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Sentence Patterns using "She is crazy about..."

We use the expression "crazy about something" to show that we really like something or someone.

Sometimes the word "crazy" has a negative meaning like, "You are driving me crazy". However, "crazy about" has a positive meaning. It just means that you like something or someone very much.

Subject + be verb + crazy about + noun/gerund...
  • I am crazy about basketball.
  • I am crazy about playing basketball.
  • She is crazy about art.
  • He is crazy about painting.
  • Susan is crazy about her cats.
  • They are crazy about each other.
  • They are crazy about their jobs.
  • The children are crazy about this cartoon.
  • People are crazy about these cookies these days.
We can use this expression in the past tense to talk about things or people that we liked a lot in the past.
  • I was crazy about soccer when I was young.
  • She was crazy about him for a couple years, but now she likes another man.
  • They were crazy about their old house.
  • She used to be crazy about K-pop, but now she likes hip-hop.
It is also possible to use this with the future tense.
  • My daughter will be crazy about this toy.
  • He is going to be crazy about this.
If we say "not crazy about" this means that we do not like something. It is not a strong expression. It has a similar meaning to "do not really like...".
  • I am not crazy about her, but I don't hate her either.
  • I am not crazy about his restaurant. It is just okay.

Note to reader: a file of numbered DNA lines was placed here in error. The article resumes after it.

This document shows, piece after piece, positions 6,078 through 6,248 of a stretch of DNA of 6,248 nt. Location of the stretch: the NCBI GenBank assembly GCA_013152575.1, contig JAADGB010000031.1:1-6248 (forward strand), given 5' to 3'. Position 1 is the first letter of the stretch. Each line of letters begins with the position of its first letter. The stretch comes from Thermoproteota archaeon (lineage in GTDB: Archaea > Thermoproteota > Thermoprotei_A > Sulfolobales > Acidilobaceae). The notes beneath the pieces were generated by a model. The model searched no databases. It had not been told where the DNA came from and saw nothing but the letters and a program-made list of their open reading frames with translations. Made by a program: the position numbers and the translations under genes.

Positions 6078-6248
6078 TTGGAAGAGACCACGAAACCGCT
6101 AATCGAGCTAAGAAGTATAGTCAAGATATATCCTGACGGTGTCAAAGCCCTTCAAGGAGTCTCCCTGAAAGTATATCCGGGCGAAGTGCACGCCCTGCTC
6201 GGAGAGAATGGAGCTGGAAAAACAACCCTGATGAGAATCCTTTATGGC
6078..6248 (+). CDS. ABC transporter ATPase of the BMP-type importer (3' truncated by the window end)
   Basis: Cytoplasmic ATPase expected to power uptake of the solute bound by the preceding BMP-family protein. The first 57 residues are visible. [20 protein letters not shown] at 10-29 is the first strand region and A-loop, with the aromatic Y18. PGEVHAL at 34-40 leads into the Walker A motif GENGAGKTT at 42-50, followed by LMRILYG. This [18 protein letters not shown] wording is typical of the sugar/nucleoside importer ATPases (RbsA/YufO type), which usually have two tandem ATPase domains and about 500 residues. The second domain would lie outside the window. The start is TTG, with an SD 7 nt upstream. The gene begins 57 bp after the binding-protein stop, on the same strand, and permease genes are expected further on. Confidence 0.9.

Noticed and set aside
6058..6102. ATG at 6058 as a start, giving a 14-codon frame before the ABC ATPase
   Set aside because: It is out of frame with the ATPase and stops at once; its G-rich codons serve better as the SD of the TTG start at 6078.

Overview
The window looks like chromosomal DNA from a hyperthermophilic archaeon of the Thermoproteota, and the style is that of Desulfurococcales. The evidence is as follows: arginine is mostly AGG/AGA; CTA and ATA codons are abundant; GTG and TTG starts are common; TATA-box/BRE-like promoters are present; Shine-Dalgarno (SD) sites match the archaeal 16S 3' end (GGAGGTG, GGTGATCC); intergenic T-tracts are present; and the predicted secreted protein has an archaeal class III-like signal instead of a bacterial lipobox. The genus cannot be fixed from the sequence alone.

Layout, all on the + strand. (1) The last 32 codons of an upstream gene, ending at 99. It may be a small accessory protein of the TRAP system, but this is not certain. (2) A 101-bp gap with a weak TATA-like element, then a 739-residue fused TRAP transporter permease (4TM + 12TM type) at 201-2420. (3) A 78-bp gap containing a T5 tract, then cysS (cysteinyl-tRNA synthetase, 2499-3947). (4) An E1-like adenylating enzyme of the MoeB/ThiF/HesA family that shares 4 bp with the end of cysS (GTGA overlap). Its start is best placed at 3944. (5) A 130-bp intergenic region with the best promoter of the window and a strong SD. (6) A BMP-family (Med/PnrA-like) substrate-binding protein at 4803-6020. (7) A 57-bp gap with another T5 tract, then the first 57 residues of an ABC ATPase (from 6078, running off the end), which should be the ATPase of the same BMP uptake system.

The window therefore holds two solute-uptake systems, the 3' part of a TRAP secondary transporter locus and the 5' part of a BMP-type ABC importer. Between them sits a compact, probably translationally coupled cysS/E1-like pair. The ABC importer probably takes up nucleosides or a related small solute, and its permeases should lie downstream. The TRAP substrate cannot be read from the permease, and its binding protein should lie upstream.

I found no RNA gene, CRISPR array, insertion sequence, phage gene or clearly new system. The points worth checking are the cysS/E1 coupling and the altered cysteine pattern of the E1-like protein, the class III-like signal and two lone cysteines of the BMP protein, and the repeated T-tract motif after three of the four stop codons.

• She is not crazy about her job, but she doesn't want to quit until she has found a new job.
  • They are not crazy about their new boss.
Bonus Tips and Points

1. We also use the word "obsessed" to make a similar sentence.

Subject + be verb + obsessed with + noun/gerund...

The real meaning of "obsessed" is to like or be interested in something or someone in an unhealthy way. Basically, to like something way too much. So, the word has a very negative meaning.
  • He is obsessed with her. I am worried about him. He might become a stalker.
  • She is obsessed with her job. I think she is a workaholic.
However, we often use the word "obsessed" to joke or exaggerate. It has a very similar meaning to "crazy about".
  • I am obsessed with these cookies. I could eat a million of them.
  • She is obsessed with that TV show.
  • We are obsessed with motorcycles these days. All we do is ride motorcycles and talk about motorcycles.
  • He is obsessed with becoming the manager.
Note: So, even though the real meaning of the word "obsessed" is negative, we often use it to joke and speak in a fun way. It is more common to speak like this with friends.

Real-World English Conversations

A) Are you crazy about English?
B) No. English makes me crazy.
A) Haha. Stop joking around. You are always studying English!

A) I am crazy about that TV show. It is so good.
B) I know. I never miss an episode.

A) It seems like you are crazy about your job.
B) Yes. I really like it.

A) What are you crazy about these days?
B) To be honest, I am not crazy about anything. I need to find a new hobby.

A) What are you interested in these days?
B) I am crazy about yoga. I do it every day.

Use these free English lessons to learn the most common sentence patterns in the English language. If you learn these sentences and questions, it will help you speak English well. Study the lessons thoroughly, practice making your own sentences, and come back to review often. If you do these three steps, your English speaking will improve quickly and you will be able to have natural English conversations.

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